Bizarre horseshoe crabs are actually spider relatives

The primordial ocean dwellers are squarely situated in the arachnid family tree, scientists claim in a new study.

By Nadia Drake
Published 1 Mar 2019, 12:03 GMT
A horseshoe crab photographed in Money Island, New Jersey. There are four living species of the ...

A horseshoe crab photographed in Money Island, New Jersey. There are four living species of the ancient creatures.

Photograph by Joël Sartore, National Geographic Photo Ark

Despite their name, horseshoe crabs—bizarre, ancient aquatic creatures—don’t look like horseshoes and they’re definitely not crabs.

They’re arachnids. Just like spiders, scorpions, amblypygids, mites and a bunch of other leggy, land-dwelling animals.

That’s what scientists recently concluded after sequencing an enormous amount of genetic material from horseshoe crabs and arachnids, and then using those sequences to draw the most plausible family tree. (Read more about horseshoe crab evolution.)

“This particular part of the tree of life has always been quite challenging to solve,” says study leader Jesús Ballesteros of the University of Wisconsin-Madison, who reported the results recently in the journal Systematic Biology.

“But one of the things that was surprising in this analysis is that regardless of how we treated the data, we consistently found the same results … the horseshoe crabs are always nested inside the arachnids [on the family tree].”

A tale of two sisters

For decades, scientists have known that horseshoe crabs and arachnids, which both belong in the subphylum Chelicerata, are closely related, but it’s been tricky to sort out just how closely related.

Horseshoe crabs, the blue-blooded burrowers in the genus Xiphosura, first appeared in the fossil record about 450 million years ago. Around that same time, arachnids crawled into existence.

As the old version of the story went, arachnids and horseshoe crabs descended from a common ancestor, an aquatic chelicerate of some sort, and then split into sister branches. One lineage quickly moved onto land and diversified into as many as 100,000 species, becoming today’s arachnids. (See pictures of fossil spiders found with “glowing” eyes.)

Another, the horseshoe crabs, stayed put and survived major mass extinction events essentially as-is; today, there are only four surviving species of horseshoe crabs found throughout the world’s oceans, some of which can be more than a foot long.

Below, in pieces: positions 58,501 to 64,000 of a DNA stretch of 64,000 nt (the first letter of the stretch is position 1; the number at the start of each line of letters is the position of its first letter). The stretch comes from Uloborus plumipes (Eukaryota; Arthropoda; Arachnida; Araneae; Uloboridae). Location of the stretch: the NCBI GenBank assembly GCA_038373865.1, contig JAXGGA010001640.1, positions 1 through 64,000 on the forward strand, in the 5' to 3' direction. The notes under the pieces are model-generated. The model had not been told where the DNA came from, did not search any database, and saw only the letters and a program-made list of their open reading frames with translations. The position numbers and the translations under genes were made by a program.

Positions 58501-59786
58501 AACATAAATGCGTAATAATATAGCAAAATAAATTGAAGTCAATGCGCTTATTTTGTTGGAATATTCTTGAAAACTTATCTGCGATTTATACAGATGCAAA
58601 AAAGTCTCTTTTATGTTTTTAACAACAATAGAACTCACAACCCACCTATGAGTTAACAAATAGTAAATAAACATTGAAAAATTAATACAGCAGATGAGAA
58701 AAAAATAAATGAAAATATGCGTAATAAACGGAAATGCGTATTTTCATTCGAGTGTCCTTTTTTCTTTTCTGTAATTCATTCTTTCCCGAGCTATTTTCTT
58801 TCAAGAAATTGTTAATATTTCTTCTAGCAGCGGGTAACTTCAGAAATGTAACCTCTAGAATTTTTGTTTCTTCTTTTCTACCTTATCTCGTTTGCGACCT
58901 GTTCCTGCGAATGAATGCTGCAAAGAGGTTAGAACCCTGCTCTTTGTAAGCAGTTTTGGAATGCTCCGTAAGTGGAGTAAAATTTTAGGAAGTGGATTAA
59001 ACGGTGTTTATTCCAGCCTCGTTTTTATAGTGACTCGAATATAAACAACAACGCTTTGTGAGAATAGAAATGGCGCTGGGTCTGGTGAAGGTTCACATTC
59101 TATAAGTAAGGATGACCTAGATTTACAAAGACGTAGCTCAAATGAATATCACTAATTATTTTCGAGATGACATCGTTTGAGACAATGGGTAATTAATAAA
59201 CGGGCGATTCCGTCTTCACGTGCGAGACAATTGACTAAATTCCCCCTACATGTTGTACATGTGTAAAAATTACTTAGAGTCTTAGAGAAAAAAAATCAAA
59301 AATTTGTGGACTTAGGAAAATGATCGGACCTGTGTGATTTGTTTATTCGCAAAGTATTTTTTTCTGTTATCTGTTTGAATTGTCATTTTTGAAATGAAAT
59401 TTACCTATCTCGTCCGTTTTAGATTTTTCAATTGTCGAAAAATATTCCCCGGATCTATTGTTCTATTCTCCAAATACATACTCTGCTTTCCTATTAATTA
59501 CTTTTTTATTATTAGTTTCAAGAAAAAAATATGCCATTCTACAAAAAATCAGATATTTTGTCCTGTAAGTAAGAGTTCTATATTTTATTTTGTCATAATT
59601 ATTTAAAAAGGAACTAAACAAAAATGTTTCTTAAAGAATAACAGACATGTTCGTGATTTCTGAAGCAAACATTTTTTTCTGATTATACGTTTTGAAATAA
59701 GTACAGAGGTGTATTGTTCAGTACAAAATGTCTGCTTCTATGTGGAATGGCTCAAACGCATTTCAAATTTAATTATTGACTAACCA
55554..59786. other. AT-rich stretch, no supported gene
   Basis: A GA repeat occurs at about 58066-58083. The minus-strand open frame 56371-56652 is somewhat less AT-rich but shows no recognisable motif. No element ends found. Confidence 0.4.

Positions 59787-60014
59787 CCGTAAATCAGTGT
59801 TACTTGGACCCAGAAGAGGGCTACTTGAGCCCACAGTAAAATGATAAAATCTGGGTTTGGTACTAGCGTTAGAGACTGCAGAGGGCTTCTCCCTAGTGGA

“The problem with Xiphosurans is that there are only four extant species,” says Matthias Obst of Sweden’s University of Gothenburg, who also studies the evolutionary relationships within chelicerates.

So there’s “very little internal diversity, which usually helps to stabilize certain groups in the tree of life.”


But in more recent years, genomic sequencing work by Ballesteros and others has challenged this story, suggesting that instead of existing as a sister group to arachnids, horseshoe crabs are arachnids.

This most recent study reached that conclusion after assessing the family trees that can most easily explain how genetic sequences are distributed among 53 species of arachnids, horseshoe crabs and sea spiders (which, despite the name, are not actual spiders, but another chelicerate lineage), as well as various crustaceans and insects.

Horseshoe crabs, found throughout the world's oceans, are a familiar sight on beaches of the eastern U.S.
Photograph by Joël Sartore, National Geographic Photo Ark

The majority of those gene trees—roughly two-thirds—place Xiphosura well within the arachnid lineage, appearing as a sister group to hooded tick spiders.

But Rosa Fernández, who also studies arachnid evolution at the Center for Genomic Regulation in Barcelona, notes that there are lingering uncertainties. For instance, one-third of the sequenced genes keep horseshoe crabs outside arachnids.

“The authors have done a magnificent job,” says Fernández. But “I would not be surprised if alternative methodologies yield a different result in the future.”

By land or by sea?

If that result holds, the story of arachnid evolution needs a bit of tweaking—in essence, scientists need to explain how one small branch on the family tree ended up in the sea while everyone else is hanging out on land. Did horseshoe crabs split from terrestrial arachnids and return to sea? Or did arachnids move onto the land more than once? 

“Until now, we—or at least myself—had the idea that Xiphosurans evolved from a marine trilobite-like ancestor of all arthropods,” Obst says, referring to the group of organisms that includes insects and crustaceans, in addition to arachnids and others. “Now it looks like horseshoe crab ancestors lived on land and were rather small.”

He finds that a bit tough to explain. But no matter how that story shakes out, it’s true that horseshoe crabs will remain as weird as ever.


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